C.U.: You said you’re a roadie first and a commuter second. Can you tell us a little more about that?
E.N.: In my mind, a roadie loves to ride hard and fast. They like to suffer up climbs and bomb fast descents. They track their miles, watch their diet, follow pro racing, and maybe even shave their legs. For a roadie, cycling is a way of life. In my mind, commuters aren’t necessarily this committed to all things cycling. So for me, I’m not a commuter at heart. I am a roadie who needs a regular commute to find the time to ride and train. As a Dad with young kids, my commute is a chance to ride hard and fast. By incorporating my commute into my weekly training goals, I can maximize my fitness and my time. Since I commute for fitness, I don’t mind the big effort it takes to get up Suncrest – twice – every day that I ride to work.
C.U.: What is your best advice for a commuter who doesn’t consider themselves a roadie or a cyclist?
E.N.: If you consider yourself a commuter and not a cyclist then you might be missing out on the potential that cycling holds for you. Don’t worry, you can still be a commuter, but I dare you to try out cycling in a different way than just commuting. Rent a MTB, demo a light road bike, challenge yourself up a mountain, or jump into a group ride. Some of the fastest roadies I know were first commuters. For them, commuting was the gateway into new aspects of the joy of cycling.
C.U.: What is your advice for a road cyclist who doesn’t commute?
E.N.: Adding one extra ride a week to your schedule can be very beneficial for your training regimen. Your commute could be a rest day or even an interval day. If you use commuting to throw in one or two more days of riding mid-week, you’ll be free to use your weekend for some big fitness gains. Give bike commuting a shot and see if you start to drop your weekend buddies on that next climb.
C.U.: What bike do you commute on and how did you choose that bike?
E.N.: If my commute is more than a few miles then I commute on my carbon 2015 Cannondale Supersix with the new 11 speed Shimano 105 build. I love Shimano’s new stuff.
I also have a Bianchi San Jose single-speed for shorter commutes. I love the feel of a steel frame and the single-speed is so reliable. It also has full fender mounts and fits large tires. I have raced cyclocross on it before, too.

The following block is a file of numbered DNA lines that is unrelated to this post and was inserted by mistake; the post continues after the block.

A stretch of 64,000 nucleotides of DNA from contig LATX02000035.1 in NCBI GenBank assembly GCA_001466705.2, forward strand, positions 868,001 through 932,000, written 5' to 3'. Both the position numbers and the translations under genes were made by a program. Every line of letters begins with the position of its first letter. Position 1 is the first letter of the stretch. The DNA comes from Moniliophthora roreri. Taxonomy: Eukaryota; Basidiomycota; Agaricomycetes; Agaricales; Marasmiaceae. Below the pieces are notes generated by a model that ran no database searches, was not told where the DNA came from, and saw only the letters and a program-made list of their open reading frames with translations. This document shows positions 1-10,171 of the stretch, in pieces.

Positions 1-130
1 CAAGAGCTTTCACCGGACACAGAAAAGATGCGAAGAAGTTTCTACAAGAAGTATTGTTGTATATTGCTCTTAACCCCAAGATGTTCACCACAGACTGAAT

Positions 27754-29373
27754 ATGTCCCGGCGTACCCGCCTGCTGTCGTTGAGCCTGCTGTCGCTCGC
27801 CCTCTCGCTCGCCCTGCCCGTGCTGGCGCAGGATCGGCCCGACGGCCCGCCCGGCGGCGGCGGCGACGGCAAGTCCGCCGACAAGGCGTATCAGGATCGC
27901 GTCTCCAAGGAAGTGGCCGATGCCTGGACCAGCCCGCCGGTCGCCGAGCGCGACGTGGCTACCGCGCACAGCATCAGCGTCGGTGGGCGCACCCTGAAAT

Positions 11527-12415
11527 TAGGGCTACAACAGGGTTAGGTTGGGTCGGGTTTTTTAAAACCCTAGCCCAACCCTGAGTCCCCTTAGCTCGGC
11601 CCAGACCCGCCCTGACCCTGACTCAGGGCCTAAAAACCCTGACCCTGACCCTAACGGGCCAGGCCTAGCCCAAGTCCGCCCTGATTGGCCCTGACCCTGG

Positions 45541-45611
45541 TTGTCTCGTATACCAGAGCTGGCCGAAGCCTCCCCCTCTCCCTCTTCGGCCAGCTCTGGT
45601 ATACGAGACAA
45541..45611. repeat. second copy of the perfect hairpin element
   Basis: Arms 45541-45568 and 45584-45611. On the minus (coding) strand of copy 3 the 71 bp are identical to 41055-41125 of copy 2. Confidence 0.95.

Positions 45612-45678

I go back to that quote from my uncle when I consider a good bike for commuting, “Life is too short to ride a bad bike.” Get a bike that’s fun and inspiring. We need all the help we can get to stay committed, so get something that invites you to ride it often. My Cannondale is the perfect blend of comfort, stiffness, and weight with a geometry that fits my body. When all those elements come together, you know your ride will be a good experience.
I love having options, too. The old rule of thumb for the number of bikes you should have makes sense to me: n + 1 where n stands for the number of bikes you currently have. I am always thinking about what I might get next. If I find myself feeling unmotivated to ride it is nice to be able to take out a mountain bike, ride a single-speed, or enjoy a steel frame. Each bike I have provides a different riding experience and so each bike provides a different kind of fun.
C.U.: The Northwest is known for great cycling opportunities. What has your cycling experience as a recent transplant to Utah been like?
E.N.: There are more people on bikes in Portland than Utah but the cycling culture is different. Portland is full of hipster coffee shops, cycling kits, messenger bags and really expensive handmade cruisers. Utah is full of people who ride their bikes up big mountains. Portland has a culture of cycling while Utah cycles. After all, Utah hosts an incredible pro stage race, I can’t say that about the Northwest.
The Northwest is full of rolling hills and green countryside while Utah has some of the best climbs I’ve ever ridden. Some days in Utah, I miss the mellow options Portland offers and other days, I can’t believe these mountain climbs are in my backyard. I also can’t believe how many people you might see on a weekend going up Emigration or American Fork Canyon. To put it simply: The Northwest leans towards quantity, Utah towards quality.
C.U.: What are you cycling or racing goals for next year?
E.N.: I hope to join a team for next year and try out the Utah racing scene. Utah also offers some pretty epic rides and races like LOTOJA, Crusher in the Tushar, and the Ultimate Challenge. I’d like to train for one these big events.
C.U.: Any, final thoughts for us?
E.N.: My favorite cycling quote is: “It never gets easier you just get stronger.” Think about that while you commute and push yourself to treat your next commute as a training ride.
Cycling has taught me a lot about life. There are low points in life and this quote has given me a healthy perspective into life’s struggles. When you deal with life’s difficult moments remind yourself, “It never gets easier you just get stronger.” Then head out for a ride.
Eric Nelson recently moved to Utah from the Northwest to Pastor South Mountain Community Church’s Lehi Campus. He and his wife Carrisa have been married for six years and have two kids, Nora (3) and Jack (1). He’d love to connect with you and go for a ride.
If you have a suggestion for a commuter profile, have a commuter question, or other comments, please send it to [email protected]